Opened in June 2015, Skyway Golf Course in Jersey City is easily the youngest course I’ve played, and with its youth comes beauty. Having the distinction of being the only public golf course in Hudson County – a small county of almost entirely urban geography – Skyway is breathtaking.
I mentioned how East Orange Golf Course’s downtrodden reputation is juxtaposed against its affluent background, but Skyway is juxtaposition in its purest form. Newborn lush fairways and greens set against aging man-made materials: concrete, asphalt, and steel. The drive up to the diminutive parking lot is on an absolutely beaten and forgotten road, littered with potholes and lined with truck yards and industry to the right. It is the last road you’d imagine leading to a clubhouse. But once you’ve entered and walked onto the course, it is another world.
Being on the course feels like being inside a sci-fi dome. With countless dunes and rolling fairways, almost the entire nine-hole layout is elevated from the topography of the surrounding area. From the tee box on the third hole or from the 5th green, that road to the clubhouse seems like a dried-up asphalt river at the bottom of a valley off in the distance. You have incredible views in multiple directions, with the Manhattan skyline to one side, the remaining marshlands on the inlet from the Hackensack River on the other, and the Pulaski Skyway – for which the course is named – joining the two.
Considering golf an 18-hole event, I was sort of resigned to the fact that I would only be playing nine holes. As I described, all of that resignation went out the window once I was on the course. I could have played three holes and been grateful to have been there.
Whether it was inspiration from the splendor of the course, or if it was just that I was “on”, I enjoyed a great round of nine holes. I carded nothing higher than bogey, and finished +5 on the day. It was hard-earned by scrambling most of the round. I only hit three of the nine greens in regulation, but my short game carried me. On the 5th, I hit a soft-landing sand wedge from 40 yards that ran eight feet to the pin and lipped out after going 450 degrees around the cup and stopping just an inch outside. On the 7th, I hit the pin once again and lipped 180 degrees around it, stopping at 2.5 feet. I finished with only 9.2 feet of putts made.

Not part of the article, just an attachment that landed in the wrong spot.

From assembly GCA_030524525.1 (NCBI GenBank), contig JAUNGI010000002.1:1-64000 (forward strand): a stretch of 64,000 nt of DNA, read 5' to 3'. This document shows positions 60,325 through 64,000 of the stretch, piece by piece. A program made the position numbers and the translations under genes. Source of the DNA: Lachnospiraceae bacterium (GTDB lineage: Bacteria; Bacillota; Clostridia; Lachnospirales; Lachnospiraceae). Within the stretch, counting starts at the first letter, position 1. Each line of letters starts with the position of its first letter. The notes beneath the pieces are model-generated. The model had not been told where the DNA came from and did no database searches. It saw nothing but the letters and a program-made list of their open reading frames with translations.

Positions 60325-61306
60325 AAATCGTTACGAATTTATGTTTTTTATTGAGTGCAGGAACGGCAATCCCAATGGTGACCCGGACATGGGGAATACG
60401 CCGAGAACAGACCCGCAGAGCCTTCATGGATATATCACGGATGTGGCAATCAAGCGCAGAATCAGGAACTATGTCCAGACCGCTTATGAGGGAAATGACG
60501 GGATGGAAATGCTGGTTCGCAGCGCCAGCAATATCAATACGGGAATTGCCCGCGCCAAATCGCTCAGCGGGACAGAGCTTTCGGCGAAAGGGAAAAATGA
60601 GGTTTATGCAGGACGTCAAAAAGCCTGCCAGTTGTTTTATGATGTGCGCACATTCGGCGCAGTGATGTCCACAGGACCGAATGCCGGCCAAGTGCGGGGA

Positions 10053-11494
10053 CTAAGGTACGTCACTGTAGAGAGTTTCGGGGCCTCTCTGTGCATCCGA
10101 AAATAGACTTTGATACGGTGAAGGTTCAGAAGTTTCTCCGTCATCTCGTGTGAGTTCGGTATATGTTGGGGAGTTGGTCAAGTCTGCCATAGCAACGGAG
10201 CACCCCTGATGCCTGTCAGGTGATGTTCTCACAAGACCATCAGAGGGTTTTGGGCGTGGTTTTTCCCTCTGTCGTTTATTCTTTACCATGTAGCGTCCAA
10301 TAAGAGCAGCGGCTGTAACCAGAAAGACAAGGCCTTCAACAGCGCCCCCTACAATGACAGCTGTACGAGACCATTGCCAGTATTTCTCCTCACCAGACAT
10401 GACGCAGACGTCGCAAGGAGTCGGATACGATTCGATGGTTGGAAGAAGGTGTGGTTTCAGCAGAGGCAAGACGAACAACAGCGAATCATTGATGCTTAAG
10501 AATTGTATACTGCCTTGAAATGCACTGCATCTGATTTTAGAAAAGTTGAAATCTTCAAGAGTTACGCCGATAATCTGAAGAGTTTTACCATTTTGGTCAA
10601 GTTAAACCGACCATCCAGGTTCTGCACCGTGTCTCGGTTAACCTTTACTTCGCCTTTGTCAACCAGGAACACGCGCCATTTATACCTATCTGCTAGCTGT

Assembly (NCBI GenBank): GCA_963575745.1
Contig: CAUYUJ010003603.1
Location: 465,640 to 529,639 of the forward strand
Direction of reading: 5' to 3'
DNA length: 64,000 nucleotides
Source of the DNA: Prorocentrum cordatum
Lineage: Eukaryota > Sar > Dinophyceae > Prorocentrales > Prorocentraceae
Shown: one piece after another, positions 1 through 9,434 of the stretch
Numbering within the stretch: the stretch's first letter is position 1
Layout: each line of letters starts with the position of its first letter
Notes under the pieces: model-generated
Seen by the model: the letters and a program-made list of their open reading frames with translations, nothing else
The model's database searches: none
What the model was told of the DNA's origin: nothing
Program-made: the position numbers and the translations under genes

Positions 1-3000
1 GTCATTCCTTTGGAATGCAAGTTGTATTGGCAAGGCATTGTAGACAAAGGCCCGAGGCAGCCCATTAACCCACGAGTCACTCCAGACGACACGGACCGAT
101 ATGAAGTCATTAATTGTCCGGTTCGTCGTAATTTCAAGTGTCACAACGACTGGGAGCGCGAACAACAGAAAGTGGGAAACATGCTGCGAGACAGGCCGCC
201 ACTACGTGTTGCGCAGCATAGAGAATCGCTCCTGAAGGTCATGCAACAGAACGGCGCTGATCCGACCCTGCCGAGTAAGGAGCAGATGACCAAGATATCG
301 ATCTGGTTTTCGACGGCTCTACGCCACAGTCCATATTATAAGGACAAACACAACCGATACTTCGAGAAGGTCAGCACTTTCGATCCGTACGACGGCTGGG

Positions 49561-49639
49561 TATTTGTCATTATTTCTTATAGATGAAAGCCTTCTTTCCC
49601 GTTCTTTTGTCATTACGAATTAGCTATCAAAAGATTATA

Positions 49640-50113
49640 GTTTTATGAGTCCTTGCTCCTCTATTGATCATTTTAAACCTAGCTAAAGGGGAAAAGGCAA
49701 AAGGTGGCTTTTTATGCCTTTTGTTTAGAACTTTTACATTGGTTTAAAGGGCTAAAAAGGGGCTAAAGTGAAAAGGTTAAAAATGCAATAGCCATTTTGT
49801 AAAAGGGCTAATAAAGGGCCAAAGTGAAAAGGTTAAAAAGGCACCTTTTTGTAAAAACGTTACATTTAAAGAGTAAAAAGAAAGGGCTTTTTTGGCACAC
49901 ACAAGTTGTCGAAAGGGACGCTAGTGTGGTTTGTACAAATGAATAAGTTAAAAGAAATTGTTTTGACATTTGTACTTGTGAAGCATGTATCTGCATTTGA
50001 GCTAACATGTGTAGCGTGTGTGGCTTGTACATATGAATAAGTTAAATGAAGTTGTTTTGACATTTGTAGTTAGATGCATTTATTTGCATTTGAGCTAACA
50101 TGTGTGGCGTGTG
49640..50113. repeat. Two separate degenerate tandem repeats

Having been in Jersey City for work for the day, there was definitely the excitement of playing a round of golf after a day at the office. But being on the first tee at Skyway was something beyond that. I experienced a deep appreciation for everything they accomplished in designing and building the course, and I felt like I was truly somewhere special, which is what golf courses should feel like.
The word “infant” comes from the Latin for “unable to speak” or “speechless”. If you are a golfer within 30 miles of Jersey City on the New Jersey side, you must play this infant course. Unable to speak for itself, it may just leave you speechless.